Why You Should Always See A Vet If Your Cat Has Gone Without Food Or Water
Whether your cat has been locked up in a neighbor's garage, hasn't had an appetite, or ran out of water while you were away at home, you should take your cat to a vet right away. Some pet parents decide that if their cat seems to be okay and that the cat isn't starving to death or clearly dehydrated, they'll be fine. However, the truth is, even brief periods of time without food or water and seriously harm a cat's health. Read on to learn how cats are affected by starvation and thirst, and why it's critical to see a vet.
The Two Risks of Starvation
If your cat is a healthy weight or carrying a few extra pounds, you might think that a day or two without food won't cause any serious harm. However, starvation can hurt your cat in two distinct ways.
Cats need an amino acid that's found in meat called taurine. Cat food is specially formulated to contain the amount of taurine that cats need, but when a cat doesn't eat, the body can't produce taurine on its own. Most importantly, a cat who is deprived of taurine may develop tooth decay, blindness, or even heart failure. On the other hand, if your cat is a bit plump, you might think they can survive off their fat stores. Unfortunately, cat's bodies aren't designed to store large quantities of fat. If your cat burns its own fat to survive during a period of starvation, they might develop fatty liver disease, because cats' livers aren't designed to handle that amount of fat.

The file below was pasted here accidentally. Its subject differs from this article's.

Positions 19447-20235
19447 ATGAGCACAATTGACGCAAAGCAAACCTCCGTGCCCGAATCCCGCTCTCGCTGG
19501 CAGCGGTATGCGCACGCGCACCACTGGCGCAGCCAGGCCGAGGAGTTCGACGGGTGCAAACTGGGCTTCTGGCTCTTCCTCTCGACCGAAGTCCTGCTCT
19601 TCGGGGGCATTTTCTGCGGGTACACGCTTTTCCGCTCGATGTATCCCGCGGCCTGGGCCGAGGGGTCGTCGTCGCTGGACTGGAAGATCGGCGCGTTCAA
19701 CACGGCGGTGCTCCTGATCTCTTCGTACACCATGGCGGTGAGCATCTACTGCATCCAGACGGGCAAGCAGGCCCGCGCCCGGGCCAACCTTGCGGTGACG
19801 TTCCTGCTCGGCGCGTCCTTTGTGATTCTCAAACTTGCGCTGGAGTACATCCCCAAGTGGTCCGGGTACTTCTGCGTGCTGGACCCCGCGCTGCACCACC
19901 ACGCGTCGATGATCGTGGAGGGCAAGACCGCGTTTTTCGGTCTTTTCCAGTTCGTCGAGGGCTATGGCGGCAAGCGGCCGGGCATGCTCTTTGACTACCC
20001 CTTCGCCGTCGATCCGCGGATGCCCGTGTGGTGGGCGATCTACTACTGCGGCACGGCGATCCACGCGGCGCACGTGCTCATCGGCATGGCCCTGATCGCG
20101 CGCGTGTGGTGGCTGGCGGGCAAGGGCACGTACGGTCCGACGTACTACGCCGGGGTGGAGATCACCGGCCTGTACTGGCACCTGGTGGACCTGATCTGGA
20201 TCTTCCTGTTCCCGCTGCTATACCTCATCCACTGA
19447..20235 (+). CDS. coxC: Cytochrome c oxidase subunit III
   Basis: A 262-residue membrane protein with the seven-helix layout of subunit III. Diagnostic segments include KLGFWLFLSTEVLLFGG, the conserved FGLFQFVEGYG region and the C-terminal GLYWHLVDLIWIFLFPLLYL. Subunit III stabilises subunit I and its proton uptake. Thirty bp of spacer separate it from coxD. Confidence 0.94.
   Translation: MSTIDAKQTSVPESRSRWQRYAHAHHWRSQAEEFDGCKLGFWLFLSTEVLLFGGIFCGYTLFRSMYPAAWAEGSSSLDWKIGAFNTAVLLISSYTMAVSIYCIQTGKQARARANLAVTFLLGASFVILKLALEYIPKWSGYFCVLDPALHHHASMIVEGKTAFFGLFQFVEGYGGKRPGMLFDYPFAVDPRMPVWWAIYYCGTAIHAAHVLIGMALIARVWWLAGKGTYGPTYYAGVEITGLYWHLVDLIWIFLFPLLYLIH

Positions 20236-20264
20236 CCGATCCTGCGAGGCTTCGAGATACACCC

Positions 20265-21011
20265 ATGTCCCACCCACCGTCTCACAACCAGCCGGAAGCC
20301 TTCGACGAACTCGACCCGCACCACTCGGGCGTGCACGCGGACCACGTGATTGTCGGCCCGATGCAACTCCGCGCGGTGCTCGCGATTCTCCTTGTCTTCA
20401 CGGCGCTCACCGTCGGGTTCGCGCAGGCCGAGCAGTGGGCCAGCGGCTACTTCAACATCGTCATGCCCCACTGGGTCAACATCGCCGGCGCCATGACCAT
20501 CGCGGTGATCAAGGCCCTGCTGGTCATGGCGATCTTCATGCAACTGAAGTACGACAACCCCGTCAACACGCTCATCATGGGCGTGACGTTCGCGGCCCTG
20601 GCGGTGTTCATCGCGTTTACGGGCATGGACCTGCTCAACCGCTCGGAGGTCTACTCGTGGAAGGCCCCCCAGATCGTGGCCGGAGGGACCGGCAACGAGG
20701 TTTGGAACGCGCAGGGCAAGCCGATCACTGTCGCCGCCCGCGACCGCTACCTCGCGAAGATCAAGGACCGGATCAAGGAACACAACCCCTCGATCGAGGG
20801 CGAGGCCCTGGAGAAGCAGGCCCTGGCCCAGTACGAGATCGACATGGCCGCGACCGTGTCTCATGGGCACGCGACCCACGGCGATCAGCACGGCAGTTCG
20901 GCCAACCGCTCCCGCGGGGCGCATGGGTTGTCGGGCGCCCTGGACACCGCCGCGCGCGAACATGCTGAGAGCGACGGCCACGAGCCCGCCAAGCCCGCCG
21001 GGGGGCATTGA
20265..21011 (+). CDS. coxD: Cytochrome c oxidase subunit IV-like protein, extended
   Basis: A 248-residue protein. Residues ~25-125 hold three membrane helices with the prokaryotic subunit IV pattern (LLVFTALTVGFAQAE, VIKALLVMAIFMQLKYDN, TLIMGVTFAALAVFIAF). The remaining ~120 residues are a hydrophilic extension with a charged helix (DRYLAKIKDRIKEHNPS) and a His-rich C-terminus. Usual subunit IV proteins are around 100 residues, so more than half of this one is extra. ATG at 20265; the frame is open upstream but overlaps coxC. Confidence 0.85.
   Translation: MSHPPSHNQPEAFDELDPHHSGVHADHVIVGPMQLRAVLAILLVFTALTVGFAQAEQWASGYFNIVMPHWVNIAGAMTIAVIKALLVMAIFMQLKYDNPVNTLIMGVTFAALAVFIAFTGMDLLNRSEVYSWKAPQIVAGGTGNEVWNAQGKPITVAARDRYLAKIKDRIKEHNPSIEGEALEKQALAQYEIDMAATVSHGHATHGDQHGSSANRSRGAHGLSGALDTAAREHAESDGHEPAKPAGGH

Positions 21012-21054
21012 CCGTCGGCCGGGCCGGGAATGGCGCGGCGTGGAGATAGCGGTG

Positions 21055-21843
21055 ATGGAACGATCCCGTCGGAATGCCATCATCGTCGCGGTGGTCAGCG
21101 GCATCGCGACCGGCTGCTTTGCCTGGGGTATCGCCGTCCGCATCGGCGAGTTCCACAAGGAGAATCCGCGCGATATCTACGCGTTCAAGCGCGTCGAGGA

Thirst and Kidney Damage
One of the most common health problems that cats develop is kidney disease. While scientists aren't entirely sure why cats are more prone to this disease than other species, extreme dehydration can severely harm the kidneys. Simply drinking water once your cat has access to liquids isn't enough to stop or reverse the damage.
Seeing a vet during or immediately after your cat has undergone a lack of food or water can potentially save their lives, or reduce their risk of health problems in the years to come. Your veterinarian will perform a physical examination, listen to what happened to your cat, and get to work giving your cat nutrients and saline through a syringe or IV. This rush of pure nutrients and hydration can potentially prevent your cat's organs from being damaged and reduce the stress their bodies are undergoing.
A lot can go wrong in a cat's body during a short period of starvation and dehydration. If your cat has gone through any kind of situation where they didn't have access to food and water or wouldn't consume them, go to an emergency veterinarian right away.